“…we cannot exclude the possibility that there might be some other form of matter, distributed almost uniformly throughout the universe, that we have not yet detected and that might still raise the average density of the universe up to the critical value needed to halt the expansion… This should not unduly worry us: by that time, unless we have colonized beyond the Solar System, mankind will long since have died out, extinguished along with our sun!”
– A Brief History of Time, Stephen Hawking
Someday all of this will end. Everything we have created, forged out of necessity or love or hate will be diminished to nothing. Someday everything we have learned, taught, become aware of, or done will be a distant speck on a timeline that, depending upon your viewpoint of time, will come to an end. That leaves more questions than answers.
Does what we do really matter? In the big picture, do our actions really have as big of an impact on the world as we think they do? Is any of this worth saving or fighting for?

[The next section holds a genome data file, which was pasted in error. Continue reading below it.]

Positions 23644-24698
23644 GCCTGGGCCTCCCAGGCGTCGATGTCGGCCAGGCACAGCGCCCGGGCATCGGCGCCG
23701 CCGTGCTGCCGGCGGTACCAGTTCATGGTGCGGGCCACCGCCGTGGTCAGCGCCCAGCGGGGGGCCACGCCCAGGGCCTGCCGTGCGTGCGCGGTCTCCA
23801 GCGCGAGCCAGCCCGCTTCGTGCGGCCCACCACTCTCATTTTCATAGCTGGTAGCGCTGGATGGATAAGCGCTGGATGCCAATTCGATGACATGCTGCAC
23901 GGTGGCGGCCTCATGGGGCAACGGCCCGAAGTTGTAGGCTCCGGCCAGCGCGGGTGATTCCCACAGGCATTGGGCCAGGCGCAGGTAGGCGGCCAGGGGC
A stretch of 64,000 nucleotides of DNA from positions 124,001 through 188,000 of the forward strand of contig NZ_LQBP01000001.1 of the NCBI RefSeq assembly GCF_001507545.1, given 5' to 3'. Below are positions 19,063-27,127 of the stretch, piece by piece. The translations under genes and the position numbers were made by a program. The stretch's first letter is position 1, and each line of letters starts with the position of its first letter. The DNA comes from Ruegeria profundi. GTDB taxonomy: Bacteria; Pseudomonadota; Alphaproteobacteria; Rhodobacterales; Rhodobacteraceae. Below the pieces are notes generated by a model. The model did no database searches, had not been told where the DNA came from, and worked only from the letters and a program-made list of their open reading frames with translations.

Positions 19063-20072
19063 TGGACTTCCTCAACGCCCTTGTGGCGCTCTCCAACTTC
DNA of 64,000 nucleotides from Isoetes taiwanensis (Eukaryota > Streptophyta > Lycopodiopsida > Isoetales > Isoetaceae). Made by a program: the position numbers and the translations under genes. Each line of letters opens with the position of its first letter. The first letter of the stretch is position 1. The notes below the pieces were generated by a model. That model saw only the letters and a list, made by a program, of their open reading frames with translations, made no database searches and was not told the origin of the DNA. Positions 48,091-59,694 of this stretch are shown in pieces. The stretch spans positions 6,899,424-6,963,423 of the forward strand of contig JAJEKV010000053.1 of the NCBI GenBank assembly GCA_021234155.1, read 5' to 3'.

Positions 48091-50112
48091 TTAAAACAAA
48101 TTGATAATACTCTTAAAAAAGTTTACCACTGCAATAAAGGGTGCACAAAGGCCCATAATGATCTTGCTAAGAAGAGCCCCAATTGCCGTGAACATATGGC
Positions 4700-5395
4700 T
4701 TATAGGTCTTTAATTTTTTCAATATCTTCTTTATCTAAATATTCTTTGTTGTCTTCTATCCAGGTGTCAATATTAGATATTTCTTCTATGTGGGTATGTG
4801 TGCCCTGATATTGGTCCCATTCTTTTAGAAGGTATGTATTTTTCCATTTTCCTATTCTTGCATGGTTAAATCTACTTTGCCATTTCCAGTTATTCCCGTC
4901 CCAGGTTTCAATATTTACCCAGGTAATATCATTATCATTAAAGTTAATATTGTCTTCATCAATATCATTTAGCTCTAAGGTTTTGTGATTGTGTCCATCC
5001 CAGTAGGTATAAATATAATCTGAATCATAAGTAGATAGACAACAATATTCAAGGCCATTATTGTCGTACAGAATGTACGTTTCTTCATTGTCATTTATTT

Certainly, with a shift in perception it can seem that way. We can make ourselves believe that our actions have an impact on the day-to-day of our lives. That our actions, fueled by our views, will create something better not just for ourselves, but for everyone. But at what point do we recognize the inevitability that this isn’t forever?
Perhaps it stems from a fear of death. Or maybe we can’t come to recognize that we’re a brief flash in history, ticking away a second at a time. We can believe that our actions are worth doing, but in the big picture, what are we really? How can we define a race of people lurching toward an end, struggling to come to terms with what exactly it is we’re supposed to be doing in the few short years we’re alive?
It could be that definitions don’t matter. Life exists just as it is. Our deeper purpose isn’t to be understood, but instead to be considered lightly as we reflect upon our own lives. Our collective actions, gathered throughout history until this present moment, created everything we have and, to some degree, what we are. Maybe we aren’t meant to come to terms with what’s in the future?
But what kind of people would we be if we didn’t try?